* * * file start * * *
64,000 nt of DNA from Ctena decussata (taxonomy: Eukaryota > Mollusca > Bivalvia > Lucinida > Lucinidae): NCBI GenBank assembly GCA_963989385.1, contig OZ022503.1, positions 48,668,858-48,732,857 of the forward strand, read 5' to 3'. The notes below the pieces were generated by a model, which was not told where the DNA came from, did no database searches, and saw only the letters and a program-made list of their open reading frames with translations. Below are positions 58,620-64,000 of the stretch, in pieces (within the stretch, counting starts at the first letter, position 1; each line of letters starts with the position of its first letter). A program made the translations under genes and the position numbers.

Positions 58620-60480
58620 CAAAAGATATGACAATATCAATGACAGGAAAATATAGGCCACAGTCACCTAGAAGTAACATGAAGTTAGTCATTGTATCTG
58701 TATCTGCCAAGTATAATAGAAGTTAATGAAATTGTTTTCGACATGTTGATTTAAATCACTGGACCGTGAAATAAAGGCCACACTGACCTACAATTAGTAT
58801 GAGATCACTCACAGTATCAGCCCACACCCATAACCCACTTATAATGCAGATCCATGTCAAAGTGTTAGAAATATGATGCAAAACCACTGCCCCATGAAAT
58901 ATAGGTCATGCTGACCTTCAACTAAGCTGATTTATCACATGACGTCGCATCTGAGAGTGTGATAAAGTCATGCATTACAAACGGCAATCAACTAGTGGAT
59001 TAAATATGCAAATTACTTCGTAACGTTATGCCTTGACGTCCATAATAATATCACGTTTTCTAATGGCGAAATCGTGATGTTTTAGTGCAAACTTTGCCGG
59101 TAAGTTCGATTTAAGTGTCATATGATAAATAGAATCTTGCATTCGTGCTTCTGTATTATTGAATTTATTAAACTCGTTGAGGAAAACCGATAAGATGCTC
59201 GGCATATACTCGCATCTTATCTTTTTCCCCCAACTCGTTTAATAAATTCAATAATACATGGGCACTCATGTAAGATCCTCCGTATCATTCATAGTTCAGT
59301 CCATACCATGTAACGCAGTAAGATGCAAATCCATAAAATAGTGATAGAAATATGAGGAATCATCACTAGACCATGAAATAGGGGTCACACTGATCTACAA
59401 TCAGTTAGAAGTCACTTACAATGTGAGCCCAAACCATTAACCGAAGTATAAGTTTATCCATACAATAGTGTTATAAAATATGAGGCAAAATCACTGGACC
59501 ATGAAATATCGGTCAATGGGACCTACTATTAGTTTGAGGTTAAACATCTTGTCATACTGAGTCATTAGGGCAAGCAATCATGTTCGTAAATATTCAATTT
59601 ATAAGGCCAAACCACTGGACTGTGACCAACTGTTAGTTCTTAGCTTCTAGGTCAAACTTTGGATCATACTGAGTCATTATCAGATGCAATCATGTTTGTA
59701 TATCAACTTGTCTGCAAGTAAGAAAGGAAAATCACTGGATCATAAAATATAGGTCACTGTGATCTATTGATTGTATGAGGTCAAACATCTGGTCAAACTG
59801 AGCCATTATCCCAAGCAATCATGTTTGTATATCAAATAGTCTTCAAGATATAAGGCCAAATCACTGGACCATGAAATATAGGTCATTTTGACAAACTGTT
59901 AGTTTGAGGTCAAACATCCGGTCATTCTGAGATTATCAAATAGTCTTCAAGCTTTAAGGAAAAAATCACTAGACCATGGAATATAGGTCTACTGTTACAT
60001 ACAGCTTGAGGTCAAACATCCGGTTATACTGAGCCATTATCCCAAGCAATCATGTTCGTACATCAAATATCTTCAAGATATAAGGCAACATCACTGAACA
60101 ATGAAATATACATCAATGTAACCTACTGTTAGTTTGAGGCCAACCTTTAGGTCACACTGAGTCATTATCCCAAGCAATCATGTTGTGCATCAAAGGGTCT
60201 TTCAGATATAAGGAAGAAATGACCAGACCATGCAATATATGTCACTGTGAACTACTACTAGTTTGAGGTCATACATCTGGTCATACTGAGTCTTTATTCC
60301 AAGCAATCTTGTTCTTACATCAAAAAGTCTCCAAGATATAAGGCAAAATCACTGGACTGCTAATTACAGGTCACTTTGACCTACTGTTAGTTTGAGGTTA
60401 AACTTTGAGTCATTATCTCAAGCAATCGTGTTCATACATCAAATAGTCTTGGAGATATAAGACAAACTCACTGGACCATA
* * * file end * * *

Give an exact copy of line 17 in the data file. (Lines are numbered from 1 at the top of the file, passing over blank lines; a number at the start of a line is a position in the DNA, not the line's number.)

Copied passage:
60001 ACAGCTTGAGGTCAAACATCCGGTTATACTGAGCCATTATCCCAAGCAATCATGTTCGTACATCAAATATCTTCAAGATATAAGGCAACATCACTGAACA